The new money will also be used to develop more supported lettings in the city. Ten furnished flats will be made available to rough sleepers assessed by the hub for supported living. They will have the support of a Tenancy Sustainment Officer who will oversee their personal development and the tenants can stay in this temporary accommodation as long as it takes to develop skills for independent living and until they can get permanent settled accommodation.
The final element of the funding will help to establish a Local Lettings Agency to work with landlords in the private rented housing sector. The purpose is to establish a portfolio of properties within the city for letting to homeless people or those at risk of homelessness.
The annual rough sleep count recorded 26 people sleeping rough in Hull. 20 people have been identified as regular rough sleepers by the outreach team. 118 people accessed the council’s emergency beds/Dock House in the three months from 1 November 2018.
Cllr John Black, Portfolio Holder for Housing said: “This is great news and will go a long to enhancing the council’s current provision for rough sleepers and those at risk of sleeping on the streets. It means that they get the support they need quickly and a personalised pathway – from being on the streets through to having sustained accommodation. The government have agreed to fund our bid as they were impressed by the way that the public sector pulls together in Hull to meet the complex needs of people who are sleeping rough and because of the vision we demonstrated in taking this further.”
[Hull City Council news]
February 1, 2019
The Humber, Coast and Vale Mental Health Partnership has launched the #TalkSuicide campaign to encourage people to complete a free 20-minute online suicide prevention training programme.
The #TalkSuicide campaign urges people in Hull to visit www.talksuicide.co.uk to complete the video-based training, so they can learn life-saving skills and improve the support network for those struggling with suicidal thoughts.
The Zero Suicide Alliance – a group of NHS Trusts, businesses and individuals committed to suicide prevention – has created the training to help people spot signs in people experiencing suicidal thoughts, and equip them with the information and skills to help them help these people.
There were 5,821 registered suicides in the UK in 2017 – more than one death every two hours – with the Yorkshire and Humber region having some of the highest suicide rates in England. Mental health issues and financial problems are some of the biggest contributing factors to suicide.
National statistics show that suicide is the biggest killer of men aged under 50. Men accounted for three quarters of suicides registered in 2017, while those aged between 45-49 are considered to be most at risk.
Anyone can undertake the training, which only takes 20 minutes to complete, at www.talksuicide.co.uk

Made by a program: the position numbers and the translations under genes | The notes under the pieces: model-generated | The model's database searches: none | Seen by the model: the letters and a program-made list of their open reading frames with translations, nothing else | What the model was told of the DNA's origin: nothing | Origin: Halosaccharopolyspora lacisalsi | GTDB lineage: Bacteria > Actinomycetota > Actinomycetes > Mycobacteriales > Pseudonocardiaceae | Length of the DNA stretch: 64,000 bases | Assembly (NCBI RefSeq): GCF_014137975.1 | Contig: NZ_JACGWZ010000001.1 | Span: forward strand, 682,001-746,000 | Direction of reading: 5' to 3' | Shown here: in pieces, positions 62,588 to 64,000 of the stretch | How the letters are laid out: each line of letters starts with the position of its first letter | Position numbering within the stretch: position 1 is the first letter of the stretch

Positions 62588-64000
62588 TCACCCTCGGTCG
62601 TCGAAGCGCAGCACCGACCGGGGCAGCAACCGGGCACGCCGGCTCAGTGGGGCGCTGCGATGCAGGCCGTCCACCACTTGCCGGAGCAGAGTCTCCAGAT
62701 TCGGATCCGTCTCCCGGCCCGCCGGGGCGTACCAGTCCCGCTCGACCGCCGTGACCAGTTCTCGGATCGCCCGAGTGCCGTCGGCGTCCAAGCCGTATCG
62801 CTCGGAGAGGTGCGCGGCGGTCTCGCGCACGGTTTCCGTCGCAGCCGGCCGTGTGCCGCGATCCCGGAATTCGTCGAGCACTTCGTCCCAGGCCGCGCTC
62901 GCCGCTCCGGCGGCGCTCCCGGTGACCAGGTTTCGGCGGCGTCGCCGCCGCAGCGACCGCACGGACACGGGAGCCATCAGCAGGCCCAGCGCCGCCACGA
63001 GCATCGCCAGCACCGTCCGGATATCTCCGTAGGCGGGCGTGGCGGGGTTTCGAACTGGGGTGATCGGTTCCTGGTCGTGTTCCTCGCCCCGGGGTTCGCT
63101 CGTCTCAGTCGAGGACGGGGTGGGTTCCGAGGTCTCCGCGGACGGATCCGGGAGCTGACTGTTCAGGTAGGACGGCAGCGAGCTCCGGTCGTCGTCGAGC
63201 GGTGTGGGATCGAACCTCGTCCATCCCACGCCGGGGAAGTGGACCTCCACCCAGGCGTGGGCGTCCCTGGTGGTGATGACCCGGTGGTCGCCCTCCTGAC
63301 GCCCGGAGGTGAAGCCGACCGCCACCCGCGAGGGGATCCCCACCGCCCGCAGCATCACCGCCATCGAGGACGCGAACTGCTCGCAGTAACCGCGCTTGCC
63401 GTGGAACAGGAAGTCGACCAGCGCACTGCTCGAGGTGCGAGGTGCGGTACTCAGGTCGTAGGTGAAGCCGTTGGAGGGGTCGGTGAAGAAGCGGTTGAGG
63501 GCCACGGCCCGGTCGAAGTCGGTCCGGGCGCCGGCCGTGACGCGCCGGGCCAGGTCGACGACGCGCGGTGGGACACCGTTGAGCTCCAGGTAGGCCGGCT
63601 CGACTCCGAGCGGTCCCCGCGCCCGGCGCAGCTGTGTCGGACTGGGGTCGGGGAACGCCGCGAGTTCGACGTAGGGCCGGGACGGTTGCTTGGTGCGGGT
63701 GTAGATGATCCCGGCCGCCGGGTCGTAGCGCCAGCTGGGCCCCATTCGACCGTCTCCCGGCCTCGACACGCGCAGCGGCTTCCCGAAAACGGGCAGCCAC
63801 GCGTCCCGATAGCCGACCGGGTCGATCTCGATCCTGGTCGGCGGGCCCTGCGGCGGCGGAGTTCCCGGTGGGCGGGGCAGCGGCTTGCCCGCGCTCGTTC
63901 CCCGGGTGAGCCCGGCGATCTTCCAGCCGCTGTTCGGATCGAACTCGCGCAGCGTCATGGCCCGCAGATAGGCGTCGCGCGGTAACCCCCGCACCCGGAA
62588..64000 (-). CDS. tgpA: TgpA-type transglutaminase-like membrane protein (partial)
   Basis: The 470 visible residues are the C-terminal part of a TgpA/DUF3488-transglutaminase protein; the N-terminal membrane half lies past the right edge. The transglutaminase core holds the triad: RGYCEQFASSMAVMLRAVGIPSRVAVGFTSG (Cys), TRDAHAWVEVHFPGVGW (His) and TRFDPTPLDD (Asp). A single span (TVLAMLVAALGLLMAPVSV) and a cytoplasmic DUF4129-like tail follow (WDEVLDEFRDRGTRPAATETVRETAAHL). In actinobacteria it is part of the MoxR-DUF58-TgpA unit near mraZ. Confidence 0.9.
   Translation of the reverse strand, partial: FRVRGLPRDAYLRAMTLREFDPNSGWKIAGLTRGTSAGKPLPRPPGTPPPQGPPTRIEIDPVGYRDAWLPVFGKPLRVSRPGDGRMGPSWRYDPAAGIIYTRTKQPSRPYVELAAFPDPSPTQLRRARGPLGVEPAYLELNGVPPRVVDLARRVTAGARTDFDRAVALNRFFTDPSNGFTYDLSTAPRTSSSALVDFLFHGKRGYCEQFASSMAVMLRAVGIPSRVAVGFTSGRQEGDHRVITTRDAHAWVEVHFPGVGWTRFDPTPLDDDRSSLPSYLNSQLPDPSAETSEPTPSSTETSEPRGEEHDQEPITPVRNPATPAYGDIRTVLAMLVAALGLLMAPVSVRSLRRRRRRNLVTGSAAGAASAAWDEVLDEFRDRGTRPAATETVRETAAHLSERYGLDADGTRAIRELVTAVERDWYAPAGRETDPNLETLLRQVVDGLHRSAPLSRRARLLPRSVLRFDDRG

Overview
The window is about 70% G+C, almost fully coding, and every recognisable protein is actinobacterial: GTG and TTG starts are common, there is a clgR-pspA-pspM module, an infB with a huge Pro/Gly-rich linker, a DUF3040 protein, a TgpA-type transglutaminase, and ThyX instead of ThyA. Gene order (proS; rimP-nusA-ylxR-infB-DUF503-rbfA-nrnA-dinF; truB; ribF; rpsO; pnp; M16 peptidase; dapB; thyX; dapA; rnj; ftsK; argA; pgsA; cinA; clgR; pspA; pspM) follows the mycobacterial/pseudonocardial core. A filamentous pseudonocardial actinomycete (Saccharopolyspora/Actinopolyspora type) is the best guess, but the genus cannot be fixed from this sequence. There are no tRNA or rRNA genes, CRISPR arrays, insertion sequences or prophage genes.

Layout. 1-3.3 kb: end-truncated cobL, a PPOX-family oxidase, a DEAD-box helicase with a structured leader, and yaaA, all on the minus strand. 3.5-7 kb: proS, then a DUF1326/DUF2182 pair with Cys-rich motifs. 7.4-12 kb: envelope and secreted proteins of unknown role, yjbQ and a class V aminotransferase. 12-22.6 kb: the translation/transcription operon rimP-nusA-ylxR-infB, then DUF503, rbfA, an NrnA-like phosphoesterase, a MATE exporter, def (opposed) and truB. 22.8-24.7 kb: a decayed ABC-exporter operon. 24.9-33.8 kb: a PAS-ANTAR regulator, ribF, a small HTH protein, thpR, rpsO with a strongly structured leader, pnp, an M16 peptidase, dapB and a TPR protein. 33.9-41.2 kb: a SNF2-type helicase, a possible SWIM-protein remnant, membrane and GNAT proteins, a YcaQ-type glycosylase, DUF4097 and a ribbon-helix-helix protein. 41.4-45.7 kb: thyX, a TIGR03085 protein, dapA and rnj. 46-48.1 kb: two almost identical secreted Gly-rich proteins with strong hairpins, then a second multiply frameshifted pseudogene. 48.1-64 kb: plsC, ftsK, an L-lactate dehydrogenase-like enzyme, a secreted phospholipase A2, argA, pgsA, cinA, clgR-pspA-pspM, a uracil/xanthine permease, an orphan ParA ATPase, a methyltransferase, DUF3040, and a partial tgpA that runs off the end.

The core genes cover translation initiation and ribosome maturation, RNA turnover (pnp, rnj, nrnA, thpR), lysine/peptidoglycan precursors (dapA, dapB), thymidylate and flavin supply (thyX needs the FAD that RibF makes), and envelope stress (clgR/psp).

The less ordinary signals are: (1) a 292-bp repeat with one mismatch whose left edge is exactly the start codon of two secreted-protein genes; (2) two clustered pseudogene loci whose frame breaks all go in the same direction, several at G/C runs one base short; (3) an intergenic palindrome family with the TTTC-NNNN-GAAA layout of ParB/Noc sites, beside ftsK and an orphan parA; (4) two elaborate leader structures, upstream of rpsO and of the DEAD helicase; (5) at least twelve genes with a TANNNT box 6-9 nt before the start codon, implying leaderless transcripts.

Completing the training will help you to:
- Spot signs in people experiencing suicidal thoughts
- Feel comfortable speaking about suicide in a supportive manner
- Signpost individuals suffering from suicidal thoughts to the correct services or support
Visit www.talksuicide.co.uk to complete the video-based suicide prevention training and learn more about the #TalkSuicide campaign.
Michele Moran, Chair of the Humber, Coast and Vale Mental Health Partnership Board and Chief Executive at Humber Teaching NHS Foundation Trust, said: “Each death by suicide is a terrible loss and a tragedy for everybody involved. By taking just 20 minutes to complete the online training, you could help save someone from taking their own life. The training will help you to be better in identifying suicidal thoughts and behaviour and give you the information to direct them to the most appropriate support services.”
Jo Kent, Humber, Coast and Vale Suicide Prevention Lead said: “The #TalkSuicide and Zero Suicide Alliance websites have plenty of material to help businesses and organisations incorporate this training into their workplace. We’re calling on individuals and businesses alike to encourage their friends, family, colleagues or employees to complete the online training – because knowing what to do and say in the right situation really can help to save a life.”
If you need urgent help, or if you’re worried about the mental or emotional state of yourself or someone you know, help is available from the following services:
- Samaritans offer a 24-hours a day, 7 days a week support service. Call them FREE on 116 123 or e-mail firstname.lastname@example.org
- CALM Campaign Against Living Miserably – for men call 0800 58 58 58 – 5pm to midnight every day – Visit the webchat page
- PAPYRUS (support for young people) Freephone 0800 068 4141 or email email@example.com
January 26, 2019
The NCC Benevolent Fund is a registered charity and has been supporting people that work in the caravan industry for over 40 years, when they are facing a financial crisis. However, few in the industry are aware of the fund and what it can do to help.